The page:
Commentary on Gospel from the workbook:

"The two verses that compose the Gospel reading on the Vigil of the solemnity of the Assumption are found in the section of Luke that narrates the journey of Jesus and his disciples to Jerusalem. Immediately prior to these verses, Jesus casts out a demon, speaks about Satan, and teaches about the effects of unclean spirits. In the midst of his teaching, an unidentified woman in the crowd interrupts Jesus, raising her voice to say "Blessed is the womb". Jesus's response is not necessarily meant as a rebuke or denial of her words. Instead his teaching is appropriately understood as completing the woman's words. As relates to Mary, the woman's statement praises and honors Mary for her role as his mother. Jesus's statement makes it clear that Mary is also blessed because she heard the word of God and responded obediently to it.

Because we all will not physically carry Jesus in the womb, Mary stands as a model of holiness for us; her hearing of the word stands in stark contrast to the evil disobedience of the demons and unclean spirits. Through her obedience she has shown she is with Jesus, not against him; she gathers others with Jesus to be one with God (verses 22-23), thus making her the Mother of God and the Mother of the Church.

Wednesday, August 5, 2009

Positive Story about Population Growth

This is one of the few stories I've seen in the media lately to be mostly positive about population growth and to have good news for some of the wealthier countries!

Notice that the increasing population is to have "largely GOOD implications" for these countries.

Tuesday, August 4, 2009

Sunday's Readings

From last Sunday's readings:

Reading 1
Ex 16:2-4, 12-15

The whole Israelite community grumbled against Moses and Aaron.
The Israelites said to them,
“Would that we had died at the LORD’s hand in the land of Egypt,
as we sat by our fleshpots and ate our fill of bread!
But you had to lead us into this desert
to make the whole community die of famine!”

Then the LORD said to Moses,
“I will now rain down bread from heaven for you.
Each day the people are to go out and gather their daily portion;
thus will I test them,
to see whether they follow my instructions or not.

“I have heard the grumbling of the Israelites.
Tell them: In the evening twilight you shall eat flesh,
and in the morning you shall have your fill of bread,
so that you may know that I, the LORD, am your God.”

In the evening quail came up and covered the camp.
In the morning a dew lay all about the camp,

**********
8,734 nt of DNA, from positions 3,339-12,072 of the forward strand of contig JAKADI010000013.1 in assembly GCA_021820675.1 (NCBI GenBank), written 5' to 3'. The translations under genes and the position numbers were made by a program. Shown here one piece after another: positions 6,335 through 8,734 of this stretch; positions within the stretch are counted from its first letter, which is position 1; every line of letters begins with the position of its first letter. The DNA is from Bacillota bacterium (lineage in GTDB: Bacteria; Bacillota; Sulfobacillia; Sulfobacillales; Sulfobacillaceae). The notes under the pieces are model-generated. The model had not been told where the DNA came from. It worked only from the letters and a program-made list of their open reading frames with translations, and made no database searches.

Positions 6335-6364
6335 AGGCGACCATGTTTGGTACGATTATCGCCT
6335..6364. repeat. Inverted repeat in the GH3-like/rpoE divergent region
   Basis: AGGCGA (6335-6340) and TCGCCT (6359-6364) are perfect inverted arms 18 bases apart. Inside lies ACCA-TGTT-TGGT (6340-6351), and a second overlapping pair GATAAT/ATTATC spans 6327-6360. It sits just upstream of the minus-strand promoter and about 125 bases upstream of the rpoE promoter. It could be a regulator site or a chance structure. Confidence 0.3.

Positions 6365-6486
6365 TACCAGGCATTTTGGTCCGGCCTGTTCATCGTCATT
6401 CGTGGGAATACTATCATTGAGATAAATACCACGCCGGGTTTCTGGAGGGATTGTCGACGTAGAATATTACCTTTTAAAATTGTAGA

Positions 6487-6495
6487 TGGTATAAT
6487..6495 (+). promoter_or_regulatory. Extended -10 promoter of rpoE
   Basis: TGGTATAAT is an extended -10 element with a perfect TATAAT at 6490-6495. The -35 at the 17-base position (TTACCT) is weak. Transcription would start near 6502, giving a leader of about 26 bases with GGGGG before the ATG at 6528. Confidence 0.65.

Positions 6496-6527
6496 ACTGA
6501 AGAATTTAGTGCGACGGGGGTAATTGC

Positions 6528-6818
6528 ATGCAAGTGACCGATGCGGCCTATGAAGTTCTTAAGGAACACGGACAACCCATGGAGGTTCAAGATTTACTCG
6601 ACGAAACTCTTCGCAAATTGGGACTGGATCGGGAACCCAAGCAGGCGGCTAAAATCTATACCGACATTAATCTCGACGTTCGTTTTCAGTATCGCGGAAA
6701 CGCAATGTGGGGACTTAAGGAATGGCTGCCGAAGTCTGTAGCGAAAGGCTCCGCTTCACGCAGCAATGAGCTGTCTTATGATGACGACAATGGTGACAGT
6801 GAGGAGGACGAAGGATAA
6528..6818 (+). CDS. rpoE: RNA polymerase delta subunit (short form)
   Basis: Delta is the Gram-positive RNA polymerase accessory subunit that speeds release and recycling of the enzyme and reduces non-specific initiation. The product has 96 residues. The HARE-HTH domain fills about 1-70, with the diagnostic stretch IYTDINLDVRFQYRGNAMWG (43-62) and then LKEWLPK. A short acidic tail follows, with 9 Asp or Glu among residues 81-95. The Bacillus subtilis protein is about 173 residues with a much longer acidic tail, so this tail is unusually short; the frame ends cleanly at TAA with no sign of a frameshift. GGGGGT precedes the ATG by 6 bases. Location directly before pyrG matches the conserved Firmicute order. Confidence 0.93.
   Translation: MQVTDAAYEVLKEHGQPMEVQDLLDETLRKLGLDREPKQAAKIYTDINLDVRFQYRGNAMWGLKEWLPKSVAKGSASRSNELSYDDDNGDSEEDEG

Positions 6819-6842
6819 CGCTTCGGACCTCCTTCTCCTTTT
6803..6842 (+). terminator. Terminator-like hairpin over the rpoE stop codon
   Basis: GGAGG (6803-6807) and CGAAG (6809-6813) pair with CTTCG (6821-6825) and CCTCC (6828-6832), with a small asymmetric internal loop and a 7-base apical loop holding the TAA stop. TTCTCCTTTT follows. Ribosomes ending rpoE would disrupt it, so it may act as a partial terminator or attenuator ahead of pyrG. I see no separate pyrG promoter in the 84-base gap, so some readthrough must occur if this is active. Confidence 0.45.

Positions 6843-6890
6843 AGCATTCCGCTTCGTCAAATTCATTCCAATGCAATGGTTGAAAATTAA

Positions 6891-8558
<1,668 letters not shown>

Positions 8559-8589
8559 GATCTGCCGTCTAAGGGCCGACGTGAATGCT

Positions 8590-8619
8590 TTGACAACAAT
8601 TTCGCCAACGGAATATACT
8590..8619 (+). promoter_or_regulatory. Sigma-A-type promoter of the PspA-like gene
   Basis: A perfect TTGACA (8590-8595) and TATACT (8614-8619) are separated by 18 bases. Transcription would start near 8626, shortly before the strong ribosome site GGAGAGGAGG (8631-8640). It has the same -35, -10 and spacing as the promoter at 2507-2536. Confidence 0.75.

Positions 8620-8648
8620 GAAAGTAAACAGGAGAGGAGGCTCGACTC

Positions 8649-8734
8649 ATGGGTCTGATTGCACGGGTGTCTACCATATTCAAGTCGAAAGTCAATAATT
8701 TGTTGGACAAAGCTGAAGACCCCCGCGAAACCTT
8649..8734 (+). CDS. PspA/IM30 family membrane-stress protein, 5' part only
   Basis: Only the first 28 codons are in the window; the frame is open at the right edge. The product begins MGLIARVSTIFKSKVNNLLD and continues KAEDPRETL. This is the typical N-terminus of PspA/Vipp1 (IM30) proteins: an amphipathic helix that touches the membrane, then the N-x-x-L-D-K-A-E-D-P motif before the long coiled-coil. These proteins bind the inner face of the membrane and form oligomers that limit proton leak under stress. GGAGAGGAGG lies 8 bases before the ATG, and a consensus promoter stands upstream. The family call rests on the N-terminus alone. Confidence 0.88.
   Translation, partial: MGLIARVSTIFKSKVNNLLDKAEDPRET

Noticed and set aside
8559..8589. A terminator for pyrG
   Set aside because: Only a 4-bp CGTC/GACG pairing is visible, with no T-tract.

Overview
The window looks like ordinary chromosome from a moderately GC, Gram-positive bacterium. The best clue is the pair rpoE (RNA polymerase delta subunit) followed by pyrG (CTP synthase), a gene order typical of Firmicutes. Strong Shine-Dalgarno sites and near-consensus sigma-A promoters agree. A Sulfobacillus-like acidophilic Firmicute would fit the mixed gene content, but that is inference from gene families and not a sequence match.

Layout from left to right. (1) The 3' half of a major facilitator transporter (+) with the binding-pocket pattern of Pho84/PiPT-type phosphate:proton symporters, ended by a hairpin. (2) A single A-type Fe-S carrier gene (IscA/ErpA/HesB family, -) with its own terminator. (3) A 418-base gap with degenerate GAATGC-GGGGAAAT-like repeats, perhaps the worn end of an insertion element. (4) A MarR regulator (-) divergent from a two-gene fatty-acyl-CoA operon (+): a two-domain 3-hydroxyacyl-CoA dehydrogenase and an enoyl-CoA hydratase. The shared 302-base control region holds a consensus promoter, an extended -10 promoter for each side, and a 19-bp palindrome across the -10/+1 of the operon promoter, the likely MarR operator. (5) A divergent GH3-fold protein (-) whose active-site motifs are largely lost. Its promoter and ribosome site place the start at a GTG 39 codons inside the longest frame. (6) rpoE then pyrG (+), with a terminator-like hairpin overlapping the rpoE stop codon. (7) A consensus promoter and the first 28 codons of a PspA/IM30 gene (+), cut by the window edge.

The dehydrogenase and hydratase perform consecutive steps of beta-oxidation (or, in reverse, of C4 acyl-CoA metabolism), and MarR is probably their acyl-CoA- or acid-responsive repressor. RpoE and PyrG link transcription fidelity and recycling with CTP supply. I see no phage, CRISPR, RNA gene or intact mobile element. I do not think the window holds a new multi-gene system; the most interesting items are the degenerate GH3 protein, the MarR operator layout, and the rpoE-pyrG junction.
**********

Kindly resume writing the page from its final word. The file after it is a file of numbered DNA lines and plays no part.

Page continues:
and when the dew evaporated, there on the surface of the desert
were fine flakes like hoarfrost on the ground.
On seeing it, the Israelites asked one another, “What is this?”
for they did not know what it was.
But Moses told them,
“This is the bread that the LORD has given you to eat.”

Responsorial Psalm
Ps 78:3-4, 23-24, 25, 54

R. (24b) The Lord gave them bread from heaven.
What we have heard and know,
and what our fathers have declared to us,
We will declare to the generation to come
the glorious deeds of the LORD and his strength
and the wonders that he wrought.
R. The Lord gave them bread from heaven.
He commanded the skies above
and opened the doors of heaven;
he rained manna upon them for food
and gave them heavenly bread.
R. The Lord gave them bread from heaven.
Man ate the bread of angels,
food he sent them in abundance.
And he brought them to his holy land,
to the mountains his right hand had won.
R. The Lord gave them bread from heaven.

Reading II
Eph 4:17, 20-24

Brothers and sisters:
I declare and testify in the Lord
that you must no longer live as the Gentiles do,
in the futility of their minds;
that is not how you learned Christ,
assuming that you have heard of him and were taught in him,
as truth is in Jesus,
that you should put away the old self of your former way of life,
corrupted through deceitful desires,
and be renewed in the spirit of your minds,
and put on the new self,
created in God’s way in righteousness and holiness of truth.

Jn 6:24-35

When the crowd saw that neither Jesus nor his disciples were there,
they themselves got into boats
and came to Capernaum looking for Jesus.
And when they found him across the sea they said to him,
“Rabbi, when did you get here?”
Jesus answered them and said,
“Amen, amen, I say to you,
you are looking for me not because you saw signs
but because you ate the loaves and were filled.
Do not work for food that perishes